Protests in public spaces have always caused some inconvenience. Such restrictions are a blow to democratic space. It is amply clear that not all anti-government protests will be permitted by the police. we have recently witnessed the double standards of the UP Police disallowing any protest gathering in Hathras one the one hand and on the other permitting upper caste groups organising a large protest gathering in Hathras district despite Section 144 in place that does not permit the assembly of more than five persons.

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It is very disturbing to hear that the National Investigation Agency (NIA) has arrested 83-year-old Father Stan Swamy from Ranchi, Jharkhand under the ‘Bhima-Koregaon-Elgar Parishad’ case. Father Stan has lived for decades among the Adivasis and campaigned for their rights and the release of Adivasi under trial prisoners framed in criminal cases. He has supported the Adivasi struggles against mining and acquisition of their lands and natural resources.

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We express concern at the recent news of harassment and ransacking of the house of journalist Anuradha Bhasin the editor-in-chief of Kashmir Times in Srinagar. She recently found unknown persons and also policemen had broken into her house, a government allotted flat where she lived for long. The persons who had broken into her flat brazenly claimed they had been allotted this house by the government. Ms Bhasin has complained to the authorities. We have reasons to believe that this isn’t just some ordinary incident but could have a wider motive to harass a known critic of the powers that be in Kashmir.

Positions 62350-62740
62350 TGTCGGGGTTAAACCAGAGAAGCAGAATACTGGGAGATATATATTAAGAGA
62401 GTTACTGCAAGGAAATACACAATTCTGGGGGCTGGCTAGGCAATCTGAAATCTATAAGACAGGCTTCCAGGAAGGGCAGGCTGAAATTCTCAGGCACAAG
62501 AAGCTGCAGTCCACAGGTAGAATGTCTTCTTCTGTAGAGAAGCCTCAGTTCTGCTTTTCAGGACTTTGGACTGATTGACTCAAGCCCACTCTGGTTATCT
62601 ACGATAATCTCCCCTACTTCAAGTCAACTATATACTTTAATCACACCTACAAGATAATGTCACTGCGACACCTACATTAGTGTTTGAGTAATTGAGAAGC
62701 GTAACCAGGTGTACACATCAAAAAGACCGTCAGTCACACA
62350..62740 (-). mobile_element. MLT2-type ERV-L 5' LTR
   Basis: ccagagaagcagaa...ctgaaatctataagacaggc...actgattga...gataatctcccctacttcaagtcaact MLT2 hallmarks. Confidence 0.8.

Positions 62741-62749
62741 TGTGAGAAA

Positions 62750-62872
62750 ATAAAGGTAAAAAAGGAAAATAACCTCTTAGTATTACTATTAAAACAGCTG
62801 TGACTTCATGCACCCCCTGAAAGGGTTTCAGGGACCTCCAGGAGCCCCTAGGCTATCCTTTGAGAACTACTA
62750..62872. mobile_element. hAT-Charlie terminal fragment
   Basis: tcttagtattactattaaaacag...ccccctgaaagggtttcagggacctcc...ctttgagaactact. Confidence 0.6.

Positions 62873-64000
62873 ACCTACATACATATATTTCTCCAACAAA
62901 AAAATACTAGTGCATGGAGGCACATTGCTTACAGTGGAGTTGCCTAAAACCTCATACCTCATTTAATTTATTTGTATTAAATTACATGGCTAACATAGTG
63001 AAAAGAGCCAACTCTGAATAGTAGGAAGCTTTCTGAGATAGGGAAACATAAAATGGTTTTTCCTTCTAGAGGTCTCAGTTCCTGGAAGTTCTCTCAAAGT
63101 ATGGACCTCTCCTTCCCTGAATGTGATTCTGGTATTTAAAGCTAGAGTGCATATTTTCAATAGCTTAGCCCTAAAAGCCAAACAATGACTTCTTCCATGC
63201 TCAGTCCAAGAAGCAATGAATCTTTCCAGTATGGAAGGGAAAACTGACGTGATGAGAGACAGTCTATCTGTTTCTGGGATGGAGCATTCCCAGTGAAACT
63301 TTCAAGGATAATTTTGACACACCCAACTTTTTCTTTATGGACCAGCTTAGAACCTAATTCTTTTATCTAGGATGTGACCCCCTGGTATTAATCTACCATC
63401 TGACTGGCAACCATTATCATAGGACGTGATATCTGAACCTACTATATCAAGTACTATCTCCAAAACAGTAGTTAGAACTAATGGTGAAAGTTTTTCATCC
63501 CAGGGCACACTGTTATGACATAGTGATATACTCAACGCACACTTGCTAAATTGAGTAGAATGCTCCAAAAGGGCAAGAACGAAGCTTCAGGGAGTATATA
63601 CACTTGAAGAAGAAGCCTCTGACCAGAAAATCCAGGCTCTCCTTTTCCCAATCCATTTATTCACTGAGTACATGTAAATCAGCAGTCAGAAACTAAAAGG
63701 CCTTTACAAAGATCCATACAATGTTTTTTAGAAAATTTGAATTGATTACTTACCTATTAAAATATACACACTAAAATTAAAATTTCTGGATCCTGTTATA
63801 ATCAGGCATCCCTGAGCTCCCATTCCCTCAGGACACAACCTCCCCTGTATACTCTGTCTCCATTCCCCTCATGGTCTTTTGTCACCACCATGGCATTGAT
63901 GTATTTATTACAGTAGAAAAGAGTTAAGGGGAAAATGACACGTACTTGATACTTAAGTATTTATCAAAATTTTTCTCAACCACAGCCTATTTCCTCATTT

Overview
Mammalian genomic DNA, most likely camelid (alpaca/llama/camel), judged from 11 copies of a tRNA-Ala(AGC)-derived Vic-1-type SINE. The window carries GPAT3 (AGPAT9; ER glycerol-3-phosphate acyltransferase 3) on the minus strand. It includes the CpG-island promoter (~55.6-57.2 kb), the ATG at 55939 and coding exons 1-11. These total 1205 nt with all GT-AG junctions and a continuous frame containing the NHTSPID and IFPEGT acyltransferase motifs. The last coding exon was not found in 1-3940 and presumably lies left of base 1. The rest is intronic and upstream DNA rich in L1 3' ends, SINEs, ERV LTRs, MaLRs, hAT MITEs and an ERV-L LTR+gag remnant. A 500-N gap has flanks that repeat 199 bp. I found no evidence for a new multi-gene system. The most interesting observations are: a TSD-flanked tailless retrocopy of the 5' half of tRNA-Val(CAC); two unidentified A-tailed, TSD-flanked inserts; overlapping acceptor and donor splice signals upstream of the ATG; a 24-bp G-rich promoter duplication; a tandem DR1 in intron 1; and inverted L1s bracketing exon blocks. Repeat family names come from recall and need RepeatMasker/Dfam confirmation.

Some months ago three other journalists were evicted but there was no hue and cry. The government has a right to take away housing allotments of who they choose but due process must be followed and due notice must be given.


Pushpa Bhave, a well-known socialist, teacher and rationalist passed away in Bombay on October 2. Bhave was 81. She had been part of the Socialist youth organisation Rashtra Seva Dal, and had collaborated with many progressive movements in Maharashtra. In the 1970s and early 1980s she had been actively interested in experimental theatre in Bombay. In the early 1980s she stood up for the striking textile workers of Bombay and decades later helped the rationalist doctor Narendra Dhabolkar draft the Anti-Superstition Bill that was passed by the Maharashtra State Assembly. She retired as head of the Marathi Literature Department in Ramnarain Ruia College in 1999. During the 1975 emergency, her home provided shelter to socialist leaders like Mrinal Gore and others.